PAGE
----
When you enter into financial deals with family, be prepared for some uncomfortable and sometimes ugly disagreements. When things go wrong, it does become personal.

Recently I weighed in on the financial situation of twin brothers. They had bought a home together. One brother took off after a few years of sharing the home, leaving his twin to take complete care of the property, physically and financially. When the brother living in the home got married, he refinanced and his twin agreed to sign a “quitclaim deed,” giving up ownership in exchange for an unspecified share of profits once the home was sold.

No sale is pending, but the brother who left is trying to negotiate – after the fact – what he’s owed based on the home’s appreciated value. So what’s fair?

I don’t think they call it “sweat equity” for nothing. What I thought was fair was to give the brother back his down payment of $20,000, plus a modest return. The brother had walked away from the investment leaving the responsibility for the mortgage and upkeep to his brother. Now he wants back in. With a vague agreement for money later, why should he get more when he did so little?

Well, some of you thought he does deserve more. I have a feature I call “Talk Back” in which I allow readers to provide counterarguments to something I’ve written.

One reader, Valerie from Quartz Hill, California, suggested that the fair thing would be to get the home professionally appraised and then decide on a split.

“Subtract expenses, including refinancing fees, annual real estate taxes, property improvements, etc., and don’t forget ongoing maintenance; and offer him half of what is left,” she wrote.

For reader Christine, the situation hit home. She and her sister also bought a home together. Her sister lives in the house but Christine does not.

She says her sister also wanted her to sign a quitclaim deed to refinance the property. “I didn’t trust her and did not do it. I do not live in the town where the building I own is located, but that does not vacate my right to ownership. … The lesson might be: Don’t trust anyone to do the right thing: Get it in writing, even if it is your twin brother.”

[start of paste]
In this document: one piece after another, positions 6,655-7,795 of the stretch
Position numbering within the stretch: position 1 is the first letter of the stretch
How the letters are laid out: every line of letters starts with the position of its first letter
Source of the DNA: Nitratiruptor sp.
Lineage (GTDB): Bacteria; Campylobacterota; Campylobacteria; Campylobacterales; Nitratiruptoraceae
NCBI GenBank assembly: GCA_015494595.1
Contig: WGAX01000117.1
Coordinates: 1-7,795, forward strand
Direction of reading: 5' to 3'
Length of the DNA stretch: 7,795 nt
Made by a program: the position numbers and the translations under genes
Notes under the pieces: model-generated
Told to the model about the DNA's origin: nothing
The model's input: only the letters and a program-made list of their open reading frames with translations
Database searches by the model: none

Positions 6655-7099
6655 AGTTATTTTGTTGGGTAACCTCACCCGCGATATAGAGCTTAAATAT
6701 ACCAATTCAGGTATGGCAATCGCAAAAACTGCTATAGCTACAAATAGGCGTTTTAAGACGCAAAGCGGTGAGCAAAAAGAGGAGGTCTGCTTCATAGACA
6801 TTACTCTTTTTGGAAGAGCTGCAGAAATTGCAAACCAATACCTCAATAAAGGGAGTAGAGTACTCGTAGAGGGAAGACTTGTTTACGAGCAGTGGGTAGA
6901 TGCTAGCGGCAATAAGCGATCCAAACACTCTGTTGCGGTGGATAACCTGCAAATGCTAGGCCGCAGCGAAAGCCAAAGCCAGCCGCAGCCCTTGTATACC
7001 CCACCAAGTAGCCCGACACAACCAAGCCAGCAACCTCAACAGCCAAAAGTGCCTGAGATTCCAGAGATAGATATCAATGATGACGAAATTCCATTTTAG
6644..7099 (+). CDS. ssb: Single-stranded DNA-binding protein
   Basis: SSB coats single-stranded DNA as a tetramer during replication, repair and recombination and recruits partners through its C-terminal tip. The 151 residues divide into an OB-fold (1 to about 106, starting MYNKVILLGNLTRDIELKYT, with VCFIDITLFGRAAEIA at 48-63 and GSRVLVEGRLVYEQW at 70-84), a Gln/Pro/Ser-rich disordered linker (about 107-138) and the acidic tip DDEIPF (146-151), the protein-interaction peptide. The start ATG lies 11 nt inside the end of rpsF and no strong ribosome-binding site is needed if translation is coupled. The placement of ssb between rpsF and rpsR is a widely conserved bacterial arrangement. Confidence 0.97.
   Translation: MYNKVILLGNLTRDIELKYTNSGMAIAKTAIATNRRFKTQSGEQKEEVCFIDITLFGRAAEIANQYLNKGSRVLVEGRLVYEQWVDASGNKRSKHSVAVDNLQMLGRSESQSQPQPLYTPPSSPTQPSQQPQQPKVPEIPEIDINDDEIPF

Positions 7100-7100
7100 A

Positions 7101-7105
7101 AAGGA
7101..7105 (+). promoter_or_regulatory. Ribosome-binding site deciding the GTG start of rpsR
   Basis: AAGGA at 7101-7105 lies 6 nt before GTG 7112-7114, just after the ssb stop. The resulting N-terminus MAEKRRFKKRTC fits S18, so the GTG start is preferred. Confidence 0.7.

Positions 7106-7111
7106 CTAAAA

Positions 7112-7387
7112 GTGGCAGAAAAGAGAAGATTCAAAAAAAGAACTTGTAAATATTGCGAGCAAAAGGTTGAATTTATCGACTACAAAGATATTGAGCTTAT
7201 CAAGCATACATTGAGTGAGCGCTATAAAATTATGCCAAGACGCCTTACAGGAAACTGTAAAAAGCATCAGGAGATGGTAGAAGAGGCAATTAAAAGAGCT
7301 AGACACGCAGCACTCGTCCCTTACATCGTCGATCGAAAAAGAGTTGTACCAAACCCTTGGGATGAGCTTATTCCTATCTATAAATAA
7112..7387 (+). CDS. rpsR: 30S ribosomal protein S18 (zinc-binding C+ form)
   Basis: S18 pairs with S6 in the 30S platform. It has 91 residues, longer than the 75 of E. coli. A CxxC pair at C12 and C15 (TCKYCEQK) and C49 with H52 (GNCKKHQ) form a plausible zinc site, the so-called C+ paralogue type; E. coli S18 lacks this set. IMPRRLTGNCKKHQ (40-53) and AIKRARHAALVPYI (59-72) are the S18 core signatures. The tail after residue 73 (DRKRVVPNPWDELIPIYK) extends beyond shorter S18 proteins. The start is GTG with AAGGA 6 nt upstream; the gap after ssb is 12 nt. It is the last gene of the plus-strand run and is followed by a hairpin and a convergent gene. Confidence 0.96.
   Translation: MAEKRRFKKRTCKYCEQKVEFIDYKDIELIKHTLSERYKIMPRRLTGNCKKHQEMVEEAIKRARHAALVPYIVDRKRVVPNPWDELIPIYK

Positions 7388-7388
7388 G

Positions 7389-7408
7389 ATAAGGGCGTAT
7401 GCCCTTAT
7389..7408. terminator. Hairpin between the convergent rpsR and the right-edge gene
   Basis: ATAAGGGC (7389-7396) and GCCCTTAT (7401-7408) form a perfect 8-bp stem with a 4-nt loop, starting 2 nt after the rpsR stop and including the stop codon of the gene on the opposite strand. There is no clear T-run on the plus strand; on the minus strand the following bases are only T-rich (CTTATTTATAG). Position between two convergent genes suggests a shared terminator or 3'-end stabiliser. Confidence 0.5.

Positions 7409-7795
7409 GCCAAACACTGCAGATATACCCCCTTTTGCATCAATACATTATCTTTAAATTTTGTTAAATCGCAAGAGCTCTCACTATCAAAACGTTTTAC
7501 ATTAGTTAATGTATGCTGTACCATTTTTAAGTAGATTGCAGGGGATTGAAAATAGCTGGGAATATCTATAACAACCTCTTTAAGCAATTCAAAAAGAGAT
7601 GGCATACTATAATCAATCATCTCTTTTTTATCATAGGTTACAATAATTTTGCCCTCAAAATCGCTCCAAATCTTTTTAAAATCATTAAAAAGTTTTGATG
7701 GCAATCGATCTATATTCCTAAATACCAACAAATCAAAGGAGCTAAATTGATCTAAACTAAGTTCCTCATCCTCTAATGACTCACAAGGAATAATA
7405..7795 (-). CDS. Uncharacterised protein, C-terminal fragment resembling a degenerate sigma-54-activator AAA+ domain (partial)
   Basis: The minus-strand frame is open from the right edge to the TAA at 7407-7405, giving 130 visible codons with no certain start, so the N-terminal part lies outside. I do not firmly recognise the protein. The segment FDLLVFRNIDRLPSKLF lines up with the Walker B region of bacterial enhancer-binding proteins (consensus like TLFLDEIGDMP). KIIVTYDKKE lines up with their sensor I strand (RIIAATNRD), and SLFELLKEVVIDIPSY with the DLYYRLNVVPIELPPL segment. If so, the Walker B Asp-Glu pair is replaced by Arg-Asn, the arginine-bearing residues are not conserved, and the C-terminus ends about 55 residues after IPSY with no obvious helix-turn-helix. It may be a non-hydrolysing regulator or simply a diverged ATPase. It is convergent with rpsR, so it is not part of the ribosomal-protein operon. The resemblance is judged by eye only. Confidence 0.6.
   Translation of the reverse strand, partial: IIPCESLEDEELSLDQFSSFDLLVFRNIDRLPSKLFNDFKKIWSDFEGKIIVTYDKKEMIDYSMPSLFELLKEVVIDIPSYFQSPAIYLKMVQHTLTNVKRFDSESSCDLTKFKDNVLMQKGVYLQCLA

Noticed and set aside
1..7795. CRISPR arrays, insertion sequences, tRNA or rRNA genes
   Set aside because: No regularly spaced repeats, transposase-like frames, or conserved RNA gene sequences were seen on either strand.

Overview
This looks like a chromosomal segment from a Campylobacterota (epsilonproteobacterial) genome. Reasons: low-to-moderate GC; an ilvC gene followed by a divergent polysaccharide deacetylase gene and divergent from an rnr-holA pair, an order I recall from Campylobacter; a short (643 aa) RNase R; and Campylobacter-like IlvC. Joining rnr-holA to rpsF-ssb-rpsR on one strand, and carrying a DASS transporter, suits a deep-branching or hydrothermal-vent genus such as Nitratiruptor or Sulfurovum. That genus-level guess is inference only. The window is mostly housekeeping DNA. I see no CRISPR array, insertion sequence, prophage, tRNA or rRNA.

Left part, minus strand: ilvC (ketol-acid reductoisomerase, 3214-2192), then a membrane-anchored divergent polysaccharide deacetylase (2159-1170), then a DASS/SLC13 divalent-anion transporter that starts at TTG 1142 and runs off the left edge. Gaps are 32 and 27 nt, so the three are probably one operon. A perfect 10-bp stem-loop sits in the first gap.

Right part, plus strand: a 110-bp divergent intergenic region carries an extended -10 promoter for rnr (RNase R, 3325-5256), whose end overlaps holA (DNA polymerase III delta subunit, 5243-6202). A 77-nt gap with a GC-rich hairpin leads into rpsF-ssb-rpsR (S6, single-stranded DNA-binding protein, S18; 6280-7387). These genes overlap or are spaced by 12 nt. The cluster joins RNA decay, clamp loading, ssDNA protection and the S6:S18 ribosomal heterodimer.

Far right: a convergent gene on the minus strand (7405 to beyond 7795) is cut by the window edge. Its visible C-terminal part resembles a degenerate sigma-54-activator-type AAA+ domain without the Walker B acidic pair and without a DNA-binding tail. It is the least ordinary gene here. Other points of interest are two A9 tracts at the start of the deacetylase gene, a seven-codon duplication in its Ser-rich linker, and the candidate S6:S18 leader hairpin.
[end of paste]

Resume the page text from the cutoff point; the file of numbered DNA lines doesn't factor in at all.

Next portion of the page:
One reader suggested the brothers try mediation. There are non-profit community-based conflict dispute centers around the country that offer free mediation such as the Conflict Resolution Center of Montgomery County. Nolo.com provides some good tips on what’s involved in that process. Search the site for “Why Consider Mediation?”

“Mediation is particularly valuable when your dispute involves another person with whom – either by choice or circumstance – you need to remain on good terms,” according to Nolo.com, “so a huge advantage of mediation is its ability to get a dispute resolved without destroying a relationship.”

Reader Joyce Ellis, a retired California real estate broker, said she’s seen a lot of situations like the one pitting brother against brother.

“Many important issues were neglected between the brothers over time,” she wrote. “However, in order to reach a fair solution, one must treat it as an arm’s-length transaction.”

Ellis offered some very useful questions:

From the time the brother left, what has been the fair-market rental value on the property?

 What is the value of the tax advantages that the remaining brother enjoyed that the departing brother didn’t share?

 What is a fair management credit to the remaining brother, since the absent one didn’t have that burden?

What is the vacancy factor for that area?

 What is the value of the improvements made by the remaining brother?

“When these matters are factored in and then balanced against the appreciation or depreciation in value today, there is likely to be a different picture altogether,” Ellis wrote. “I imagine some accommodation could be made on each of their parts but, make no mistake, memories are long, and hurts fester. If this matter is allowed to be treated as anything but an arm’s-length transaction, it will color relationships from now on and rear its head in surprising and painful ways for years to come.”

It’s too late to try and treat the situation as an arm’s-length transaction. This is exactly why you need to work out all this stuff before you mix your money with a relative. Better yet, perhaps you should just avoid business deals that rely on good faith before or after the fact. At least spell out the arrangement formally in a written contract so that family bonds don’t cloud what’s financially fair.

Michelle Singletary can be contacted at:

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